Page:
Even though that side of things mars the third act, I still think The Campaign is a winner. It throws more than enough comedy at us and much of it sticks.

Trivia note: the Wattley character provides one of the more obscure Seinfeld references to appear in a film. Bryan Cranston played dentist “Tim Whatley” in a few episodes of that classic series. There’s no question that “Wattley” is a nod to “Whatley” – and one that made me laugh.

The Blu-ray Grades: Picture B+/ Audio B-/ Bonus C

The Campaign appears in an aspect ratio of approximately 1.85:1 on this Blu-Ray Disc. Though not killer, this was usually a satisfying presentation.

The film delivered good clarity. A few shots seemed a bit on the soft side, but those were mild. Most of the film looked concise and well-defined, however. No issues with jagged edges or moiré effects occurred, and edge enhancement was absent. I also failed to detect any source flaws.

In terms of colors, the movie featured a natural palette that favored a slight golden tone. Across the board, the hues looked positive. They showed nice clarity and breadth and came out well. Blacks were dark and deep, while shadows appeared clear and smooth. I thought the movie consistently looked strong.

I thought that the DTS-HD MA 5.1 soundtrack of Campaign seemed fine but it didn’t excel because of a lack of ambition. Like most comedies, the movie featured a limited soundfield that favored the forward channels. It showed nice stereo spread to the music as well as some general ambience from the sides.

Panning was decent, and the surrounds usually kicked in basic reinforcement. A few scenes opened up better, but not with much frequency. This meant that most of the movie stayed with restricted imaging, though that was fine, as it didn’t need much to fit the story.

Audio quality appeared good. Speech was natural and distinct, with no issues related to edginess or intelligibility. Effects sounded clean and accurate, with good fidelity and no signs of distortion. Music was perfectly fine, as the score and songs showed positive dimensionality. This track was good enough for a “B-“ but didn’t particularly impress.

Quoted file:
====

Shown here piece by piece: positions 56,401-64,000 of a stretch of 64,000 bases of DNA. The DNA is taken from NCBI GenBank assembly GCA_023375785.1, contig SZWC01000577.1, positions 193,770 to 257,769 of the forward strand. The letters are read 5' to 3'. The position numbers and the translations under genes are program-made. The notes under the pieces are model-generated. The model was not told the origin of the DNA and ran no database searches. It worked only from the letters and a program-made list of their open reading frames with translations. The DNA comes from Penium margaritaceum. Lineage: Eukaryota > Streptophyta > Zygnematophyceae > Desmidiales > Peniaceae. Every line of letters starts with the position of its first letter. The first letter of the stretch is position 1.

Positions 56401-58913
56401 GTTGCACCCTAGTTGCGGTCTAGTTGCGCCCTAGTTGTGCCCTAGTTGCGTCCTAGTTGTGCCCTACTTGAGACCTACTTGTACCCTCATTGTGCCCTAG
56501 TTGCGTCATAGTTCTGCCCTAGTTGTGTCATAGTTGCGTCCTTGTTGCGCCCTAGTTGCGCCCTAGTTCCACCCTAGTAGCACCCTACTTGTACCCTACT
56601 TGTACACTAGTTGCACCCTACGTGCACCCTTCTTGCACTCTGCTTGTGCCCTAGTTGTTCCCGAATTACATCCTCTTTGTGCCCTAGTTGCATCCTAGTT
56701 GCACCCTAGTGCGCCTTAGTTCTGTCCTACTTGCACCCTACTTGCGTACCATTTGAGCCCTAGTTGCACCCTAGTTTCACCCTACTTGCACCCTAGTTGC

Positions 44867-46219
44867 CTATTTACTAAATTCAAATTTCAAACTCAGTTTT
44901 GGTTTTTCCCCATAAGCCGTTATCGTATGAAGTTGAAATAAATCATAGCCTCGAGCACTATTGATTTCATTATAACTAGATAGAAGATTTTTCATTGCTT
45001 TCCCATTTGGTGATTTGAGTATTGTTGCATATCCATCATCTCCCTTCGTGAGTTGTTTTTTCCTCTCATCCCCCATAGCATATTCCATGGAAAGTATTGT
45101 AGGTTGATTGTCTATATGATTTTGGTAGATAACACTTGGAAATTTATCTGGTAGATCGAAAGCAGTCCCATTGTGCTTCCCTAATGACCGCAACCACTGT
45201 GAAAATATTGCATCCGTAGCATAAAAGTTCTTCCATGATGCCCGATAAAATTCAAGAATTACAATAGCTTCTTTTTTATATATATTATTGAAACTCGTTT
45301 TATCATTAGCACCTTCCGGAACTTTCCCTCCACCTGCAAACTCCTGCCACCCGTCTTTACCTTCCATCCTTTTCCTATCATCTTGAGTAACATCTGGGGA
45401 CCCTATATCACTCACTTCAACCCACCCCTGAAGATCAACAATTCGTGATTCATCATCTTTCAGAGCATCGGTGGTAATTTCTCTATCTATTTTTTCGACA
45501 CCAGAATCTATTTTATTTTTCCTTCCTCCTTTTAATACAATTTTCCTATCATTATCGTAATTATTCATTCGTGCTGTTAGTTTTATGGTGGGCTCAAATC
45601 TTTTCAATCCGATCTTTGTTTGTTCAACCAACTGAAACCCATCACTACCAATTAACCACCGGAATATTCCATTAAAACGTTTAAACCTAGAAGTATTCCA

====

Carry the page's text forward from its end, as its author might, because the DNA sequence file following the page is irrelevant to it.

Only a smattering of extras show up here, and we start with a collection of alternate takes under Line-O-Rama. It goes for four minutes, 23 seconds and lets us hear improv moments from Zach Galifianakis, Will Ferrell and others. I enjoy this kind of material and we find a lot of fun footage here.

Nine Deleted Scenes occupy a total of 15 minutes, 44 seconds. In these, we mostly get longer versions of existing scenes. We also see some alternate sequences; for instance, here Marty shoots Cam with a crossbow instead of with a shotgun.

Do we encounter any substantial cut scenes? Yup, but not many. The most significant shows a confrontation between Marty and Cam about the Motch Brothers. We also watch Marty campaign at the last minute, and there’s an alternate ending in which the Motch Brothers’ Chinese workers actually show up in Hammond. We also get a longer version of the post-credits segment in which the Motch Brothers get pulled before Congress. These are interesting but not especially good; in particular, the Chinese conclusion is a dud.

Finally, a Gag Reel goes for three minutes, 31 seconds. Some of this provides the usual goofs and giggles, but we get enough amusing improvised bits to create a good collection.

We can watch the movie two different ways. We get both the theatrical version (1:25:29) and an extended cut (1:35:39). By my calculation, nine scenes are elongated:

-Wattley redoes Marty’s house/image;

-Cam ignores the campaign to sit in a pool;

-Cam hits on a staffer pre-debate and then talks to his manager;

-Cam freaks out post-snake bite and revisits the family he “sex-called”;

-Cam comes to Marty’s to bond;

-Cam drives drunk, sees the press after his release from jail, discusses the local housing situation with his manager and runs into Wattley;

-Cam preps for and conducts a TV interview with Piers Morgan;

-Mitzi leaves after her affair.

Which version works better? Honestly, I think they’re about the same. None of this added 10 minutes or so notably improves the film, but the shots don’t hurt, either, and they offer some amusement. Both cuts entertain and seem virtually equivalent.

The disc opens with an ad for Bullet to the Head. No trailer for Campaign shows up here.

A second disc provides a DVD copy of The Campaign. It delivers the theatrical cut of the film plus the deleted scenes.

While not a genuinely great comedy, The Campaign certainly qualifies as “very good”. The movie capitalizes on the strengths of its two stars and delivers a consistently amusing affair. The Blu-ray provides solid visuals and more than acceptable audio but lacks substantial supplements. Despite the lack of many bonus materials, I feel pleased with this release, as it brings us a nice representation of a funny flick.

Viewer Film Ratings: 3.2307 Stars Number of Votes: 13
8 3:
View Averages for all rated titles.